Thinker: Rousseau

Jean Jacques Rousseau

Jean Jacques Rousseau

Rousseau is famous for being an influential Enlightenment philosopher.

Although born into a working family, Rousseau did not "work" for a living, but he lived most of his life on the generosity of others. He was the son of a middle class Protestant watchmaker in Geneva, Switzerland, yet he lived as a Catholic for many years. Although he wrote a whole book on the importance of education, he gave away his own children at birth. Banished from Geneva, Switzerland, the city of his birth, he is now considered its most famous son. Although a romantic by nature, he did not marry the mother of his children until nearly 25 years after he first met her. Despite his unconventional upbringing, or perhaps because of it, Rousseau became well-versed in music, literature, and mathematics. He invented a new system of musical notation and wrote novels, a play, an opera, and numerous essays on many subjects. He was a well-loved member of French society and an influential voice of the French Enlightenment.

Review this video on Rousseau's theory regarding the social contract:

Main Ideas

  • People are naturally good but have been corrupted by society.
  • People are naturally free and equal.
  • The ownership of private property leads to jealousy and crime.
  • There are distinct stages of child development, with appropriate education for each.
  • All religions are equally worthy.
  • There is no such thing as "original sin".
  • The fruits of the earth belong to everyone.

Famous Works
  • Of the Social Contract
  • On Education
  • Discourse on the Arts and Sciences
  • Discourse on the Origin and Basis of Inequality Among Men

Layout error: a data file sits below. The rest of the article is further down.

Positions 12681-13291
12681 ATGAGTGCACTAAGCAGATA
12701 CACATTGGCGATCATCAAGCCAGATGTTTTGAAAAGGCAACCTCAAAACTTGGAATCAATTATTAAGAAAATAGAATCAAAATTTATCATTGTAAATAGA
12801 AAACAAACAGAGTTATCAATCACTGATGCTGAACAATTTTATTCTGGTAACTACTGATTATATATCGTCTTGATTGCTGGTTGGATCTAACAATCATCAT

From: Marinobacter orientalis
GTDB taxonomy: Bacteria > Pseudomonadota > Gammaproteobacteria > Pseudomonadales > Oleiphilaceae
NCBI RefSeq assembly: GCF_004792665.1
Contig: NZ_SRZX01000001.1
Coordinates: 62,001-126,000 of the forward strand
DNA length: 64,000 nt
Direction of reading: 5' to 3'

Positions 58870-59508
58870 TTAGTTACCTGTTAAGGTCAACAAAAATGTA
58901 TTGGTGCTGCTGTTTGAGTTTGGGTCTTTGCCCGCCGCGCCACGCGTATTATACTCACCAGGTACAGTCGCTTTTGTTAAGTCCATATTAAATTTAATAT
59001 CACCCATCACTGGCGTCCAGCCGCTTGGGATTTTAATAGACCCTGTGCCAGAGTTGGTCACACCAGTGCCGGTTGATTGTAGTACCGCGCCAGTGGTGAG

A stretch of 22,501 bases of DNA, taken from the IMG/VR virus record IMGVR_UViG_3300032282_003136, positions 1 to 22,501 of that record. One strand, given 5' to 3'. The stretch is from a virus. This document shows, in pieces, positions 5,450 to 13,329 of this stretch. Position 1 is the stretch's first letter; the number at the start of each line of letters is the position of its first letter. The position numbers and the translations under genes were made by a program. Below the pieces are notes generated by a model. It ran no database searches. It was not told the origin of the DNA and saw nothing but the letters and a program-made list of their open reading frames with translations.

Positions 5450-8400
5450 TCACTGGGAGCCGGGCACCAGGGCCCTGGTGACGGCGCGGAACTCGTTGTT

Famous Statements
Man is born free, but everywhere he is in chains.
The first man who, having fenced in a piece of land, said "This is mine" and found people naive enough to believe him, that man was the true founder of civil society. From how many crimes, wars, and murders, from how many horrors and misfortunes might not anyone have saved mankind by pulling up the stakes, or filling up the ditch, and crying to his fellows: Beware of listening to this impostor; you are undone if you once forget that the fruits of the earth belong to us all, and the earth itself to nobody.

Interesting Trivia
Rousseau's mother died shortly after his birth, and he lived with his father until he was ten. His father had a legal battle with a wealthy landowner and was forced to leave Geneva, running away with his wife's sister and leaving his son with an uncle. Rousseau was sent to boarding school and ran away. When he was 15, he met a 29-year-old woman named Françoise-Louise de Warens who had been hired to convert people to Catholicism. She became his benefactor, providing him with not only an education but also the love he had missed as a child; until his death, he referred to her as "Maman". When he turned 20, he became her lover along with the head steward of the house, which made him very uncomfortable. He studied mathematics, music, and philosophy and later moved to Paris where he took up with a poor illiterate seamstress. She gave birth to his children, all of whom he convinced her to give up in the name of her honour because it was not acceptable for an unmarried woman to have a child in those days. He did not marry her until nearly 25 years after their relationship began because Catholics and Protestants could not legally marry. His books were banned in many countries, and he was thrown out of both Switzerland and France for a time. He was forbidden from publishing his books in France, and all his later works were not published until after his death.

Last modified: Monday, 10 February 2020, 10:44 AM